by: Karl Long
And myspace might be saying “Thanks for the add” to google as well.
I had initially thought this story from Tech Crunch was like a formation of a “coalition of the willing” with the other social networks, but I’m begining to think it might have much bigger implications.
* Profile Information (user data)
* Friends Information (social graph)
* Activities (things that happen, News Feed type stuff)
Hosts agree to accept the API calls and return appropriate data. Google won’t try to provide universal API coverage for special use cases, instead focusing on the most common uses. Specialized functions/data can be accessed from the hosts directly via their own APIs.
Could this form the foundation for the Internet to finally become the platform? Sure you’ve got a few social networks involved but what if enterprises started using this as the basis for their own social networks? Imagine companies that started to run their businesses on social applications. Sure email is the lingua franca still, but wikis, blogs, and the concept of social networking are changing the way businesses are working.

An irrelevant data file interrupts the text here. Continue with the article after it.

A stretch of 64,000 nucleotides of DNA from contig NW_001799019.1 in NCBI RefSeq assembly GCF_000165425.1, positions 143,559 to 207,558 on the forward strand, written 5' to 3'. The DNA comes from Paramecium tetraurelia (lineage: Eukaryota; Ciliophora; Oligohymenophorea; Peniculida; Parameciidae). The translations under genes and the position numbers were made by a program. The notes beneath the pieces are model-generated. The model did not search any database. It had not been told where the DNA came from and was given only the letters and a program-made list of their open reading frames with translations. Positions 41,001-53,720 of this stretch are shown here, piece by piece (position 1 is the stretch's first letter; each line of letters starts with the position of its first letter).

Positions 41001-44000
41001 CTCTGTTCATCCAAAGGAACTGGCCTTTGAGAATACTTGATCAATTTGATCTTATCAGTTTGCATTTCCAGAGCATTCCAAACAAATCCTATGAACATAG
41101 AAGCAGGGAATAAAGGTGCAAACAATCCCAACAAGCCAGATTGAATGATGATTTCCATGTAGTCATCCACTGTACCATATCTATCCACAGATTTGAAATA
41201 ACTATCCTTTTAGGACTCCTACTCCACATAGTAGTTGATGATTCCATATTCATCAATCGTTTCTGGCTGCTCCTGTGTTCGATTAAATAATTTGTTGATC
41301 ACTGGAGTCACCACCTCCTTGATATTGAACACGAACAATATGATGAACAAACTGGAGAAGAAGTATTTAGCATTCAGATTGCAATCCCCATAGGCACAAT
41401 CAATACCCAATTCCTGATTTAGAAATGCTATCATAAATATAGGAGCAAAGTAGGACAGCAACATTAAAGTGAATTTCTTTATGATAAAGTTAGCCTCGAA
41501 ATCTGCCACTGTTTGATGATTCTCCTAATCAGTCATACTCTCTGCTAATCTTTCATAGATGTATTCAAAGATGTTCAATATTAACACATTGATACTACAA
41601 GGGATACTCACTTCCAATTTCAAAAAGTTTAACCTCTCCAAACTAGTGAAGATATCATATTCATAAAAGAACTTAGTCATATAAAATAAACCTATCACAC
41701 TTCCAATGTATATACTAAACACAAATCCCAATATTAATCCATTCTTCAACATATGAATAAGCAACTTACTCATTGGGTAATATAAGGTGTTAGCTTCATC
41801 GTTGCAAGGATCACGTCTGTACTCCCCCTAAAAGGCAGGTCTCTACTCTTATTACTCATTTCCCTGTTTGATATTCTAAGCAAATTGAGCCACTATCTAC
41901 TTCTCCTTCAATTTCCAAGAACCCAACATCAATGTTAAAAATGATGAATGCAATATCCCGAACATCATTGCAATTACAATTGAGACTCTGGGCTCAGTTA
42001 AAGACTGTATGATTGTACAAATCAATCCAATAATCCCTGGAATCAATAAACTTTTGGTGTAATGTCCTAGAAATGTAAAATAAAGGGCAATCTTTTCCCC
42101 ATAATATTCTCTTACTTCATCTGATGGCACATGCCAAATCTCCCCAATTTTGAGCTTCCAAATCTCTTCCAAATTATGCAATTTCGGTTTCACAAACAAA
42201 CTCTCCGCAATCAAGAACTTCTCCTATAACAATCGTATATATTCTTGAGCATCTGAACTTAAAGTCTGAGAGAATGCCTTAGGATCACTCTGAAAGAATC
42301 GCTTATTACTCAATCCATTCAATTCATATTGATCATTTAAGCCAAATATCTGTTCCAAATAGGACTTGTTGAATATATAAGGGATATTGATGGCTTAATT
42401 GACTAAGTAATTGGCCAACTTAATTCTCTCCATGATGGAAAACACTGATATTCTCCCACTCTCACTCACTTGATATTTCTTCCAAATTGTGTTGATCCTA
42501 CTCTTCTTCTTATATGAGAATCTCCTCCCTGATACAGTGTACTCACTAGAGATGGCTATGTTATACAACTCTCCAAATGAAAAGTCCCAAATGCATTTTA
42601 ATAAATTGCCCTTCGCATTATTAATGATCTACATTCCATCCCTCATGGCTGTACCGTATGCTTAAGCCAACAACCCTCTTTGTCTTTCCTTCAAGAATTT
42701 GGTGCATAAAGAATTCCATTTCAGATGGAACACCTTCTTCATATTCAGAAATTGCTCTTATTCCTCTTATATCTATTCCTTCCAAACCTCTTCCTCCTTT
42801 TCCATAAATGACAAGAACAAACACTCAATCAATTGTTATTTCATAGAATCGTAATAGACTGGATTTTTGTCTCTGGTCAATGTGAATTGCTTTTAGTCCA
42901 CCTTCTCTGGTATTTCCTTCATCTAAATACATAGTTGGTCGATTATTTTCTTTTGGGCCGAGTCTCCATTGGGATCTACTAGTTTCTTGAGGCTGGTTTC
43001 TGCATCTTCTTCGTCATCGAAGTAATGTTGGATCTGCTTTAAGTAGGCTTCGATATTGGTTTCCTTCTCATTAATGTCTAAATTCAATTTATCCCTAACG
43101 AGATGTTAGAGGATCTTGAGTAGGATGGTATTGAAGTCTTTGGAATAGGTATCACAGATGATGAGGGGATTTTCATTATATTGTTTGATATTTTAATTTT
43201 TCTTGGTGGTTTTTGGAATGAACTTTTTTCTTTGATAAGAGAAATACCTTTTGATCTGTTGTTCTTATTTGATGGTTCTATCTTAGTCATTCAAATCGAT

The only thing that I see missing that would really enable this to happen is some kind of real identity system, because still the advantage that Facebook has at this time is pretty good identity and relationship management. Again the old adage applies, “on the internet nobody knows your a dog”
It seems that quite a few people think it’s likely that Facebook will likely join OpenSocial as well, it makes sense, but it’s clear that Google had to get everyone else on board first.